Not too sure about the meaning of content? We can help. Read on to discover the word content’s definition, origin, synonyms, and more.
You’ve likely heard the word content used to describe how someone feels, but did you know that it has a ton of other definitions? Despite what many people may think, the term content has more than one meaning.
Interested in learning more? We can help! Read on to discover everything you need to know about the term content, including its definition, origin, synonyms, antonyms, and more.
Let’s get started!
What Is the Definition of Content?
If you text a group of your friends asking for the definition of content, you’ll likely get a mixed bag of answers. Why? Because “content” and “content” are heteronyms — two separate words that are spelled identically but are pronounced differently and have different meanings.
So, what does content mean? Let’s take a look at a few definitions provided by trusted dictionaries listed below:
- According to the Macmillan Dictionary, when content is pronounced “kon-tent,” it refers to any material — such as writing, music, or video — that appears on a website or other electronic medium.
- Also pronounced “kon-tent,” Dictionary.com defines content as something that is contained. The Cambridge Dictionary suggests this pronunciation of content also refers to the articles or parts contained in a book or magazine, with the number of the page they begin on.
- When pronounced “kuhn-tent,” the Collins English Dictionary says if you’re content with something, you’re willing to accept it, rather than wanting something more or something better.
As you can see, the word content can be used as a noun, adjective, or verb and has many meanings in the English language.
What Is the Origin of Content?
According to the American Heritage Dictionary of the English Language, 5th Edition, the word content is Middle English, borrowed from Anglo-French contenter and Medieval Latin contentare.
These both come from the Latin contentus, meaning contained or satisfied. Contentus is the past participle of continere, meaning to hold together, enclose, or have as contents.
In France during the 13th century, however, the word contenere became contenir and was brought back to English. It was common when transferring words from French to English to do away with the native word endings, thus ‘contenir’ became contain, from which content was derived.
The word continued to evolve, with its meaning eventually becoming “to fill” and then “to satisfy.”
In the 15th century, the term traveled back to the English language, where its word ending was removed once again, creating the derivative “content.”
What Are Synonyms and Antonyms of Content?
Now that we’ve covered the many definitions of content, it’s time to discuss synonyms and antonyms. Learning the synonyms and antonyms of content won’t only strengthen your understanding of the term but can help you express yourself better and more clearly, too!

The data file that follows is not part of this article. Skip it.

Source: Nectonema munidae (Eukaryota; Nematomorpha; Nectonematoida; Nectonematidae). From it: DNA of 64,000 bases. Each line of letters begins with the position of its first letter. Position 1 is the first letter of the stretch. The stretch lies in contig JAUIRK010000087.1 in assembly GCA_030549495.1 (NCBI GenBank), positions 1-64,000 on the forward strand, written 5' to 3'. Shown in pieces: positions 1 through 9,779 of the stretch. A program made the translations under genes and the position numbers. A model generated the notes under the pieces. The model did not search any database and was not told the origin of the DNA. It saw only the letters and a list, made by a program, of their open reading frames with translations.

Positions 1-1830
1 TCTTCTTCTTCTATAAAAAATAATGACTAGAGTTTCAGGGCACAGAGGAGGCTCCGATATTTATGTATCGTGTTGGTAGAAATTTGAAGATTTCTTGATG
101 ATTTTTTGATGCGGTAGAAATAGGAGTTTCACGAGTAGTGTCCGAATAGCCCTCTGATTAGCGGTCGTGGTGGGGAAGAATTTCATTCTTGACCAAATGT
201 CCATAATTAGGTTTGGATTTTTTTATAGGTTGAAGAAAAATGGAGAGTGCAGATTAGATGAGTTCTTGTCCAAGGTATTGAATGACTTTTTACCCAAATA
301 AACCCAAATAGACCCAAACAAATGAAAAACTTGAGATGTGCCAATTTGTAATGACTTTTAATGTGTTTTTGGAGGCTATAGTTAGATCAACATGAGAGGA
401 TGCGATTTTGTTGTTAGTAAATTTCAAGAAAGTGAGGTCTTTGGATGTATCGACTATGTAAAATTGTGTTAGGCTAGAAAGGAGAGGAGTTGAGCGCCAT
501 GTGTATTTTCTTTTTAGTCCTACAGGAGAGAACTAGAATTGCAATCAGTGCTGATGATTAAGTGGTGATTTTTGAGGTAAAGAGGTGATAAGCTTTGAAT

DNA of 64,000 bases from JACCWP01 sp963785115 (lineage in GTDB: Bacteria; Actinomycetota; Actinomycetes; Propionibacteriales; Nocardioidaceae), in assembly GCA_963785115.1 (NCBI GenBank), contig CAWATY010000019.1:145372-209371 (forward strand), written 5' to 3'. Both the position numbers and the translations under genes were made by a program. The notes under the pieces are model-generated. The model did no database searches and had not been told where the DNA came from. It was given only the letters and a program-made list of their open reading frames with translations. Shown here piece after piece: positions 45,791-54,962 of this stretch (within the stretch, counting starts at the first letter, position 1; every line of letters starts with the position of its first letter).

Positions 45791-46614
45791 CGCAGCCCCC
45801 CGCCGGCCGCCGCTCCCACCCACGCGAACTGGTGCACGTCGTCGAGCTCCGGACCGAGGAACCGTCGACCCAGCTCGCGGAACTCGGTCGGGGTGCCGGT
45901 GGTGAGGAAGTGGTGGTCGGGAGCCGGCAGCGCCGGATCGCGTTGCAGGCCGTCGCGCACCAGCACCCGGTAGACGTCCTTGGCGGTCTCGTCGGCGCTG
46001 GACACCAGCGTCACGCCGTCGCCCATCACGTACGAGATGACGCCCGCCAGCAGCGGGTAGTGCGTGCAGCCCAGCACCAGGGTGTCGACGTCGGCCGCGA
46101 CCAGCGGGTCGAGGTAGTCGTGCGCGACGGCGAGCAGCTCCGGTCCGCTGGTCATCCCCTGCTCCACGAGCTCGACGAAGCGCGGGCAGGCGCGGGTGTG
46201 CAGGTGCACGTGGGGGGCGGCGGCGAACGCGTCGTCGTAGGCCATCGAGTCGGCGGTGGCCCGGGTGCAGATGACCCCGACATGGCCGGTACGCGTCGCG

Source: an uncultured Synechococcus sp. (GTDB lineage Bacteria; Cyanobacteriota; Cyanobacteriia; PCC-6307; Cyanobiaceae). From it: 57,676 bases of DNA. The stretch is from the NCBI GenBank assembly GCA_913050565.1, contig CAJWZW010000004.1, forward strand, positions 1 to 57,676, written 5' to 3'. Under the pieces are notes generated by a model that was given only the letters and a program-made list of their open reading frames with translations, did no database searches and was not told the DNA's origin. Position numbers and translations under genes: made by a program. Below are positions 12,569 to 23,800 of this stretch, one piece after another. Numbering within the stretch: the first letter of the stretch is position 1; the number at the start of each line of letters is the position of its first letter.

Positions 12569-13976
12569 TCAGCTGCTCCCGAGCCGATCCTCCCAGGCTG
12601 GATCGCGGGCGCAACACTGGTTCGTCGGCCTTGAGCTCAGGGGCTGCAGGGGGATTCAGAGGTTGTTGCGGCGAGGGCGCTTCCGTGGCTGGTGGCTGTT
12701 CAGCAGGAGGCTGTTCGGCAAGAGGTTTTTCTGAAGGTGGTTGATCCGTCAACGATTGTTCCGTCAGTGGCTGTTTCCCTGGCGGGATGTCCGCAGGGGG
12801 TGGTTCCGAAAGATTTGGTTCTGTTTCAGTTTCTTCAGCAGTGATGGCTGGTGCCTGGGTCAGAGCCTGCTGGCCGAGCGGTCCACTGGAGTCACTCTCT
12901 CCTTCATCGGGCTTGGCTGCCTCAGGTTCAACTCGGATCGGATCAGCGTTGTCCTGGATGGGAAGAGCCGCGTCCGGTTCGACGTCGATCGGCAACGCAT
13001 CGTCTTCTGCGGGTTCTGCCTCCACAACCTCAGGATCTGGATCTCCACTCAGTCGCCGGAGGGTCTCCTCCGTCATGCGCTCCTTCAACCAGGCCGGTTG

Synonyms of content include:
Antonyms of content include:
Using the Word Content in Example Sentences
At this point, you should have a pretty good understanding of what the word content means. So, if you’re ready and feel comfortable, go ahead and practice using it in a sentence.
To get you going, we’ve put together several usage examples for you below:
Most snacks these days have either a high sugar content or high salt content.
The newborn smiled contentedly after finishing her morning meal.
I’m really content with my job and not interested in changing jobs.
The content of the course is described in the course outline.
I am not too sure what the contents are in that mixture, but it smells amazing!
The contents in the cookie jar are for me and me only!
The marketing content for our new skincare product launching in October will be ready to email blast in August.
Suzie was quite content after realizing her boyfriend upgraded from a motel to a fancy hotel.
We need less content and more pictures on our blog.
Are you content with a warm meal during rainy weather?
The television producer is on the hunt for content that is more entertaining than what’s currently on the air.
You do have creative material, but your current content is kinda lame.
The angry voters caused hours of traffic preventing us from making it to the intended destination, so we had to content ourselves with a relaxing day at home.
A deluxe suit isn’t necessary; I’d honestly be perfectly content with a warm meal and a clean place to sleep.
Surrounded by a number of soft toys, the baby appears to be content in her crib after and ready to drift off to dreamland.
Eggs have a high protein content making them a great post-workout snack.
Look, I’m not really content about the current circumstances, OK?
Derived from Old French, when content is used as a noun, it can refer to something contained, an affirmative vote, the topics treated in written work, or the principal substance offered by a website.
When used as an adjective, on the other hand, the word content simply means satisfied.
Whether you decide to use content as a noun or an adjective, we hope you are beyond content with this guide. To discover more interesting words, check out our website where you’ll also find grammar tips, useful tools and more.